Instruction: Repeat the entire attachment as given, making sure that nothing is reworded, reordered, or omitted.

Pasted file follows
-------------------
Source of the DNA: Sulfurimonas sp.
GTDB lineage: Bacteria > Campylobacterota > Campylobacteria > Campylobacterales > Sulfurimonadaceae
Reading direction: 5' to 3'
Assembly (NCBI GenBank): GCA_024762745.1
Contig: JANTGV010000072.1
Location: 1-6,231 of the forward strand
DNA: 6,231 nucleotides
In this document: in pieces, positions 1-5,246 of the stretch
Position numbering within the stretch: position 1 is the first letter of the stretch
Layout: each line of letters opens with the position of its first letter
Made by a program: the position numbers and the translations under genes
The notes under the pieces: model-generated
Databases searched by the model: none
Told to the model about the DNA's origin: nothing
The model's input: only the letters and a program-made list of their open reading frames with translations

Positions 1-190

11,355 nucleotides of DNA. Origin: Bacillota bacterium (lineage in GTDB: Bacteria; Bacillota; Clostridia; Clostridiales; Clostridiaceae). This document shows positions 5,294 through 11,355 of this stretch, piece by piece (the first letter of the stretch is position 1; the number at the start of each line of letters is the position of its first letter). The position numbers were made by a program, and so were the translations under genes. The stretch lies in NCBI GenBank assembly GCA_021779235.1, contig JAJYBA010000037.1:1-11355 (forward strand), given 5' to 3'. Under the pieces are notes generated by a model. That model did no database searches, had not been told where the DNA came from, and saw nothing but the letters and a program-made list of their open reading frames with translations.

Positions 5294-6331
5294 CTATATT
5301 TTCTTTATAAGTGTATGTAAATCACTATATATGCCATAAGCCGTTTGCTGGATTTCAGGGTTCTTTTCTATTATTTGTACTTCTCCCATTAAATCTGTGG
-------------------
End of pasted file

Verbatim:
Source of the DNA: Sulfurimonas sp.
GTDB lineage: Bacteria > Campylobacterota > Campylobacteria > Campylobacterales > Sulfurimonadaceae
Reading direction: 5' to 3'
Assembly (NCBI GenBank): GCA_024762745.1
Contig: JANTGV010000072.1
Location: 1-6,231 of the forward strand
DNA: 6,231 nucleotides
In this document: in pieces, positions 1-5,246 of the stretch
Position numbering within the stretch: position 1 is the first letter of the stretch
Layout: each line of letters opens with the position of its first letter
Made by a program: the position numbers and the translations under genes
The notes under the pieces: model-generated
Databases searched by the model: none
Told to the model about the DNA's origin: nothing
The model's input: only the letters and a program-made list of their open reading frames with translations

Positions 1-190

11,355 nucleotides of DNA. Origin: Bacillota bacterium (lineage in GTDB: Bacteria; Bacillota; Clostridia; Clostridiales; Clostridiaceae). This document shows positions 5,294 through 11,355 of this stretch, piece by piece (the first letter of the stretch is position 1; the number at the start of each line of letters is the position of its first letter). The position numbers were made by a program, and so were the translations under genes. The stretch lies in NCBI GenBank assembly GCA_021779235.1, contig JAJYBA010000037.1:1-11355 (forward strand), given 5' to 3'. Under the pieces are notes generated by a model. That model did no database searches, had not been told where the DNA came from, and saw nothing but the letters and a program-made list of their open reading frames with translations.

Positions 5294-6331
5294 CTATATT
5301 TTCTTTATAAGTGTATGTAAATCACTATATATGCCATAAGCCGTTTGCTGGATTTCAGGGTTCTTTTCTATTATTTGTACTTCTCCCATTAAATCTGTGG